Don't ruminate on it - the culture at bike shops is still firmly in the old-school - you don't get to be a valued part of the gang unless and until you have been initiated.


Anyone can hand their money over for goods and services, but when you need a small favour, or an 'off the books' conversation about fault diagnosis, your shared history ('remember that first time you came here and you dropped your bike? Hahahaha') is what will get you that help, where the polite but unmemorable customer who goes un-noticed will be referred to the service manager's desk for a copy of the workshop time vs cost analysis.

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Glad you and bike are OK, had the Bandit down this year for the first time pushing it backwards, mortified but got it back up and had a laugh with the "witnesses", people i have know for a long time and they know I don't make a habit of it. Good advice on practice lifting, it is all technique no matter what bike and with the adrenaline flowing you will have no trouble. Yep and get back to the shop ASAP to get it over with, if they are enthusiasts they will tell you some good stories. It can be a nice ice breaker if you are new to the dealer.


All the best and + 1 for the crash bungs


Rob B

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I dropped the gs in Portland. We'd been out for Thai food the night before. Fed up of the bland food I asked for extra hot. All they did was cover the plate of food in vast amounts of dried chilli flakes but I fronted it and ate the lot. Of course that meant I was up all night drinking litres of water and going to the loo. We left accommodation the next day. 43 degree heat and increasing dehydration, stomach still churning we pulled into a restaurant car park to get a drink. Stopped on a camber and over she went dumping me and my girlfriend on the floor. With all the stuff on the bike and me feeling crap we couldn't lift it up but thankfully a bloke came over and helped. This stuff happens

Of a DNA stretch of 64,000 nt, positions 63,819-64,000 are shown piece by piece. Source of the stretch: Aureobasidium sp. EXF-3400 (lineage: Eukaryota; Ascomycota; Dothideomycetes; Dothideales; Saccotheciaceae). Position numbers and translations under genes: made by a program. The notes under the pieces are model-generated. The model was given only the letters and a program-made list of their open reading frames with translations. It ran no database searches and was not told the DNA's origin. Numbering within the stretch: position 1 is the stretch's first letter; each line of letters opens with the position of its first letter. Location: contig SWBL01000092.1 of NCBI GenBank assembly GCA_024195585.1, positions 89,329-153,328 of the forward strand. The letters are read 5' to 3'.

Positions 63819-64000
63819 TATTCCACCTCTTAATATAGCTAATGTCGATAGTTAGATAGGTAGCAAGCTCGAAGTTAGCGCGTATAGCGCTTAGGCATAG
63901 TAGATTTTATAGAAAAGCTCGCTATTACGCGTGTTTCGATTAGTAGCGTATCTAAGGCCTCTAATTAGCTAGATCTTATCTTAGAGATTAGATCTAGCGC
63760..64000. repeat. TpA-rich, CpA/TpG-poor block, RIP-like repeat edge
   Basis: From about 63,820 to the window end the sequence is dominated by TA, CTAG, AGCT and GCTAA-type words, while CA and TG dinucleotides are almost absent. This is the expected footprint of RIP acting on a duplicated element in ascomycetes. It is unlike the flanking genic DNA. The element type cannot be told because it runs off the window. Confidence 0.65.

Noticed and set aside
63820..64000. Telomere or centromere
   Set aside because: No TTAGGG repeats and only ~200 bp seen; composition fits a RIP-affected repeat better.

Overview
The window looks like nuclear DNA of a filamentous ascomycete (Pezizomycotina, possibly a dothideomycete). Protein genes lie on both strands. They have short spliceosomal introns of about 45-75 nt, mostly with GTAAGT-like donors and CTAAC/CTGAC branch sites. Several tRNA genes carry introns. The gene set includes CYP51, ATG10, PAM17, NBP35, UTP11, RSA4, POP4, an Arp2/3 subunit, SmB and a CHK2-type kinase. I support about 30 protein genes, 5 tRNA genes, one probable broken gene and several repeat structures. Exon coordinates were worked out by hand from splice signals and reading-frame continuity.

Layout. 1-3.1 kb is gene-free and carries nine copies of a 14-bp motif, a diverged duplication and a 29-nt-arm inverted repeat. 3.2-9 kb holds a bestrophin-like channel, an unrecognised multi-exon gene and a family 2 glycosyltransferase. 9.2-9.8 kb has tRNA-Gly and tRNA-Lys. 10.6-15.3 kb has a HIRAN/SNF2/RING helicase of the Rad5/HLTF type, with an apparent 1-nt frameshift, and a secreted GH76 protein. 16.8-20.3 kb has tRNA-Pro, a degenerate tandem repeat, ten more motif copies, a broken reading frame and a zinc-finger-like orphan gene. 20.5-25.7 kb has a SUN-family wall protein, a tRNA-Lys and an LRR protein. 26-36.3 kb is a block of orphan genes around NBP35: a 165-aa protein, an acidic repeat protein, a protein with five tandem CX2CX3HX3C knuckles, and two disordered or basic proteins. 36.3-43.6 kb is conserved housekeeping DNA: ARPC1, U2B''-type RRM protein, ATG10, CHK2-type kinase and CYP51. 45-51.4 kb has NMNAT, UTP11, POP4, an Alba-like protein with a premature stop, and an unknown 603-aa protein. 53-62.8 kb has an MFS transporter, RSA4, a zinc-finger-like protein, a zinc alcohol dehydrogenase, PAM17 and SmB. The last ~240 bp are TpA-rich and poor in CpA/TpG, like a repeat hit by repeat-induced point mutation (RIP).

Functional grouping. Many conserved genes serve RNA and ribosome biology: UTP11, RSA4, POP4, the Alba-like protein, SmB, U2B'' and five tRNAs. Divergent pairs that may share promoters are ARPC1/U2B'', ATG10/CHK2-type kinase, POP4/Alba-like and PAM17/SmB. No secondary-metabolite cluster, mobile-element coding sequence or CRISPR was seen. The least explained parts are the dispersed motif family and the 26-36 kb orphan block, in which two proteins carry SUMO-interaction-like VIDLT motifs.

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Life's too short to be embarrassed. I bet there aren't many on here , if any , who haven't dropped a bike at least once . It doesn't matter how careful you are , it will happen. I dropped my GSXR 1100 last year but there was no damage because I was stuck underneath the bloody great thing !

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:stupid: Also bikers enjoy sharing their d'oh moments with other bikers.


I fell on a bus a while back (silly filtering, clipped a kerb over I went).

Oh and did I mention it was a bus full of school kids.... THAT'S embarrassing!!!